PLANT DYES | Sheep Sorrel (Rumex acetosella)


We went out for a hike near the Squamish estuary a couple days ago, and all along the train track were wild Sheep Sorrel (Rumex acetosella), a common herb/weed. Small maroon flowers bloom in the summertime from their long, ridged stems. However, the characteristic feature of this herb (identifier) are it’s arrowhead shaped leaves with two pointed horns at the base. The leaves weren’t large enough to forage for salad and it’s too early in the summer to harvest their roots for Essiac tea. So, I brought home a bunch to dye with! 🙂 I have read that these give a dark black-green color on some blogs, but I was excited to try it myself.

Sheep Sorrel is high in oxalic acid (a plant tannin), therefore there is no need to add an alum mordant or treat your fibers with tannic acid first. We gathered the whole plant and used them fresh. They were boiled and simmered for 1-2 hours. I was surprised to see the bright red-orange dye bath it yielded. Make sure to strain this dye before use as the small flower heads are really hard to get off the fabric.

Orange-Red dye bath from Sheep Sorrel

I initially threw in a small sample of wool, cotton and silk to see what color I would get. To my surprise, the cotton picked up no dye at all! The wool took on a light yellow hue and the silk a barely there yellow. So I decided to only experiment with wool for the color payoff. I used 100% pure virgin wool yarn and tested for various mordants: No mordant, Alum, Copper & Iron as well as varying pH levels: neutral, acidic (with Vinegar) and basic (with baking soda). Here are the results I got for the color range for field Sheep Sorrel:

Natural Dye Color Range of Sheep Sorrel (Rumex acetosella) using various mordants (alum, copper, iron) and varying pH (acidic, basic, neutral).

I was really impressed with the green and ‘almost’ black I achieved. Considering that Sheep Sorrel  is a very prolific weed in N. America, this seems like a very viable and sustainable option to get green and black. I dyed some embroidery threads, wool roving for felting as well as wool felt sheets to add to my collection!

Green and Brown-Black natural dye from the field Sheep Sorrel herb, a prolific weed in N. America.
Embroidery threads (blend of merino, silk & cashmere) and tapestry yarn (handspun Corriedale wool) dyed with Sheep Sorrel.
Side by side comparison of the two greens obtained form Sheep Sorrel.
Shade #1 from Sheep Sorrel: a dark blackish brown; Left: wool felt sheet, Right: embroidery skein.
Shade #2 from Sheep Sorrel: a golden green (very pretty color in person, seems to almost be glowing from within). Top: tapestry yarn, Bottom: wool roving.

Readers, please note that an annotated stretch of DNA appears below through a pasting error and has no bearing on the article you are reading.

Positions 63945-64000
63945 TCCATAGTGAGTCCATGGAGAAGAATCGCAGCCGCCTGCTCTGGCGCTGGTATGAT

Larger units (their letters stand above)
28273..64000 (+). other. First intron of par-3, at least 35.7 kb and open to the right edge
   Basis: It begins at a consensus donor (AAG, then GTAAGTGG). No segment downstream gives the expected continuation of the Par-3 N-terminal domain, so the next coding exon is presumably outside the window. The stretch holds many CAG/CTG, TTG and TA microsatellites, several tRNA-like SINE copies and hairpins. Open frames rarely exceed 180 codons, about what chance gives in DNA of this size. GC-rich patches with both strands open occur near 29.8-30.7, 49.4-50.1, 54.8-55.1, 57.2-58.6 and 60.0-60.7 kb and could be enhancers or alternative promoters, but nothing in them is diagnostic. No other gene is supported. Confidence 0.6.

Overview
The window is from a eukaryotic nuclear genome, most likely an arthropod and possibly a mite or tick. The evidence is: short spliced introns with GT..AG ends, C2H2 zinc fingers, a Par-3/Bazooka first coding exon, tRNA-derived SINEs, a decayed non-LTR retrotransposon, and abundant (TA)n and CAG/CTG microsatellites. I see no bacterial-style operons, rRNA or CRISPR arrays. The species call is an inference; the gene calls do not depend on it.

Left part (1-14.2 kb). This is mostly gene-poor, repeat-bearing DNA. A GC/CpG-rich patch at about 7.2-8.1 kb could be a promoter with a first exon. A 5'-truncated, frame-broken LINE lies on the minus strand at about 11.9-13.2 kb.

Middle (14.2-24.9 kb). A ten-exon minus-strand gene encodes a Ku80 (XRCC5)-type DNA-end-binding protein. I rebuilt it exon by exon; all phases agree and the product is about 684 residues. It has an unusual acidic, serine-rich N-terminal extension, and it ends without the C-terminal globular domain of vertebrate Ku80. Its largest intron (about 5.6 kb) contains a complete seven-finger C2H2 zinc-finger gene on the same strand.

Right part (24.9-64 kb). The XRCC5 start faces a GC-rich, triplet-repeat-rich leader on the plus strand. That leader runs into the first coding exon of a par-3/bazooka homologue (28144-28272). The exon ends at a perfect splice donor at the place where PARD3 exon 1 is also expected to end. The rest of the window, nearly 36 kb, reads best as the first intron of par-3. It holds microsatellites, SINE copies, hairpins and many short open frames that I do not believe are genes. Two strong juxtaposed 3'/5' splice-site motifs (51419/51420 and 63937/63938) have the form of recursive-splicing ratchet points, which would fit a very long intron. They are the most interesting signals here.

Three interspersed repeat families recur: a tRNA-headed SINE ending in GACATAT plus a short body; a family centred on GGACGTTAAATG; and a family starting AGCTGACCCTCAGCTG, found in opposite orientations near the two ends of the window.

Shade #3 from Sheep Sorrel: a bright grassy green.

~in so much gratitude for these pigment molecules carefully nurtured by the Sun in these ‘weedy’ Sheep Sorrel!~


9 thoughts on “PLANT DYES | Sheep Sorrel (Rumex acetosella)

  1. Impressing. I have only ever gotten different pinks from sorrel, but I used the seeds. This seems a versatile dye pland and I am going to try the flowerings ones as well – when they start flowering here (Denmark) Could you add the notes to your colour chart, please. I’d be interested in trying off some of your combos in my part of the world and there’s no pont in re-inventing everything rom scratch every time.

    Liked by 1 person

    1. Let me try guessing: Bunches of 3, R-L
      Mordants: first 9 with alum, alum + copper, alum + iron.
      Last 9 withour alum, neutral, copper, iron.
      pH vaiation: 1st of ehach set of 3 is the neutral, second one is acidic and third basic R-L here as well.

      I wonder if I’m rigth. Please do tell.
      and sorry for any typos and mistakes, I can’t blame autocorrect, only my insufficient English.

      Liked by 1 person

      1. yes, the one with the knots are pre treated with the laum, the one without the knots are not. From L to Right = Bunches of 3 (basic, acidic, neutral) and (iron, copper, alum/or not).


    2. I hadn’t logged in a long while, sorry for the late response! Pink!!!! I have to try the seeds! 🙂
      Green = copper mordant and black/dark brown = iron mordant. Keep the dye bath neutral for the greens and basic for the black/browns. Let me know how it goes. : )


  2. How dit you get the greens? Beautiful colors! It would be helpful if you would comment on each color what you used as mordant and wether you used acidic or base.


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